- Women self-help groups can bring about economic gains via joint liability and mobilization of small-scale savings.
- As we approach M.K. Gandhi’s 150th birth anniversary, it is perhaps fitting to revisit the Gandhian approach to rural development. In this context, an analysis of the idea of women self-help groups (SHGs) as a vehicle to transform the rural landscape would be timely. These SHGs can act as powerful institutions of participation and can contribute to India’s growth trajectory.
- SHGs are essentially diminutive and economically homogeneous groups of rural poor
- Mostly they consist of 10-15 members
- The underlying philosophy guiding an SHG is that members periodically save a small amount of money, unanimously agreeing to make a contribution to a common pool
- United leadership coupled with an informal horizontal network helps to create social capital among the poor, especially among the women
- They act as safety nets to achieve twin goals—economic security and social well-being
Why are SHGs relevant in the context of a forward looking and inclusive developmental agenda?
- Women SHGs can be an avenue for achieving the goal of financial inclusion by making women’s access to the banking system easier and hassle-free
- This happens because SHGs filter out the potentially high-risk borrowers through local information
- As a result, banks are more willing to lend as it minimizes their risk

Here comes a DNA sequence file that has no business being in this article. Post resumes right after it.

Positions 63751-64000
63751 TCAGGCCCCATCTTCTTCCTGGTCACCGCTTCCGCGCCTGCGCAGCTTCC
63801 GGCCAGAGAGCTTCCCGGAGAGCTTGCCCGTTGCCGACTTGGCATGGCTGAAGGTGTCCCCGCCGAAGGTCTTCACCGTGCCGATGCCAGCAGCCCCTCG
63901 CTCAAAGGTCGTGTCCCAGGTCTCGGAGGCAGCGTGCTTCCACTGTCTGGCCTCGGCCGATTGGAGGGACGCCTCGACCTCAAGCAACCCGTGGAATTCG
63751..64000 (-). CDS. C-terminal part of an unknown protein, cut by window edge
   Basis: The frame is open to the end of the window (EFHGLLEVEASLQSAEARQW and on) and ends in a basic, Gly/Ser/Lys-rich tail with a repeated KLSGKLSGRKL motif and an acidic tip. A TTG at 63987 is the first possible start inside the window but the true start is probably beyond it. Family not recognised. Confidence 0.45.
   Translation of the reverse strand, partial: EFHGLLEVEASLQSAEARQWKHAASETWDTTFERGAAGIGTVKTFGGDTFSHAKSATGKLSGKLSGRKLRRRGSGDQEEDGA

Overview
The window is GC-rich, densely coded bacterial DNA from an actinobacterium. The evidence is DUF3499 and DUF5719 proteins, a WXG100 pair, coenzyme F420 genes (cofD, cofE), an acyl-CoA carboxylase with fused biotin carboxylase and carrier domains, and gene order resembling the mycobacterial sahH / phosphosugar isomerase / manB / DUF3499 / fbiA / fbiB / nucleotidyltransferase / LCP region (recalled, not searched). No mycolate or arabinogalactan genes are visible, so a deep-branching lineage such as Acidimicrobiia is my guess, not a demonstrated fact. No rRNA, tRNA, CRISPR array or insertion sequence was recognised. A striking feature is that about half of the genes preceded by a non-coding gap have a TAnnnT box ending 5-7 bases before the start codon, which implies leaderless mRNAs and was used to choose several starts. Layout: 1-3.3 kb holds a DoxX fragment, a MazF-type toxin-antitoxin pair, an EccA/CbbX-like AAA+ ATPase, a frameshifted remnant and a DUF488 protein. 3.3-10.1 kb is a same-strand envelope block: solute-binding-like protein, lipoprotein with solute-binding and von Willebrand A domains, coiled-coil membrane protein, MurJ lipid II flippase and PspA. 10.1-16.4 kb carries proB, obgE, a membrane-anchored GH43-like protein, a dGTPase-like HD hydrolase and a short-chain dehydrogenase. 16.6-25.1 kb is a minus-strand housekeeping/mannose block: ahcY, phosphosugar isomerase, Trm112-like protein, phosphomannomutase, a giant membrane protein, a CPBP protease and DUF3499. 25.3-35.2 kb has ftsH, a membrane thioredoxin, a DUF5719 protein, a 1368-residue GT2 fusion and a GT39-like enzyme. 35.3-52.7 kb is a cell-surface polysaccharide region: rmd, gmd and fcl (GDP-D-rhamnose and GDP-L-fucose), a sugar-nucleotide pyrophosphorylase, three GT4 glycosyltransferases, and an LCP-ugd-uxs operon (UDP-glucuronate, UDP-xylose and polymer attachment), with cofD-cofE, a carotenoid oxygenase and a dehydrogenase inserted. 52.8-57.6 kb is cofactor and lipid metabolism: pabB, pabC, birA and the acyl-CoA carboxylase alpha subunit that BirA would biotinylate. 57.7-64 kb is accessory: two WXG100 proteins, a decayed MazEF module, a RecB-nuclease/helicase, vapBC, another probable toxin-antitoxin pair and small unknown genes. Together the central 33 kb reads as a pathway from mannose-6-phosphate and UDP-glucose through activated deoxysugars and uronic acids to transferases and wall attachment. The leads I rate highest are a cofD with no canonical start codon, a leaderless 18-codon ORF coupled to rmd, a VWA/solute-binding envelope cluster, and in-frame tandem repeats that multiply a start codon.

Solving bank problems
- The creation of women SHGs helps finesse the widespread problem of adverse selection that plagues the Indian banking system
- Under normal circumstances, when a bank lends money to a potential borrower, creditworthiness is seen as an essential prerequisite
- More often than not, banks do not have access to relevant local information regarding the creditworthiness of the borrower, which can either lead to denial of credit or increasing number of defaults and bad debts
- However, in the case of women SHGs, women entrepreneurs possess the required local information regarding potential members, which banks do not
- As SHGs are based on the sound principle of joint liability, a woman entrepreneur would be pairing up with a creditworthy and low-risk partner
NPA problem not created
The problem of a non-performing asset (NPA) arises in two cases
- One, when there is no asset creation, to begin with
- Two, when there is asset creation, but the asset fails to generate enough cash flow because of various reasons
- The SHGs are built on the concept of joint liability, there is a common interest, which ensures the creation of an asset
- Also, as each and every member has joint and individual liability to pay off the loan, the problem of moral hazard (inability of the bank to observe the efforts of the debtor) is circumvented
Reducing socioeconomic disadvantage in India:
- It is no secret that women suffer from a vast range of socioeconomic disadvantages in India
- This includes being denied basic rights that range from the freedom to engage in economic activities to the right to choose their calling in life
- The access to credit through the SHG channel helps women to break through these barriers
- By bringing women into the financial net, SHGs act as potent agents of change that go a long way in empowering them and, consequently, their families as well
- Financially empowered, they find themselves in a better position to assert themselves in family matters such as family planning, child education, financial investments
- SHGs are a realistic, viable and sustainable option for achieving rural development objectives
- A greater push for the creation of more SHGs in rural India is needed
- This will help reduce the dependence of women borrowers on informal sources of credit and help work towards their continual inclusion into the formal financial system
- Women SHGs can potentially be a potent means of breaking free from the vicious circle of poverty.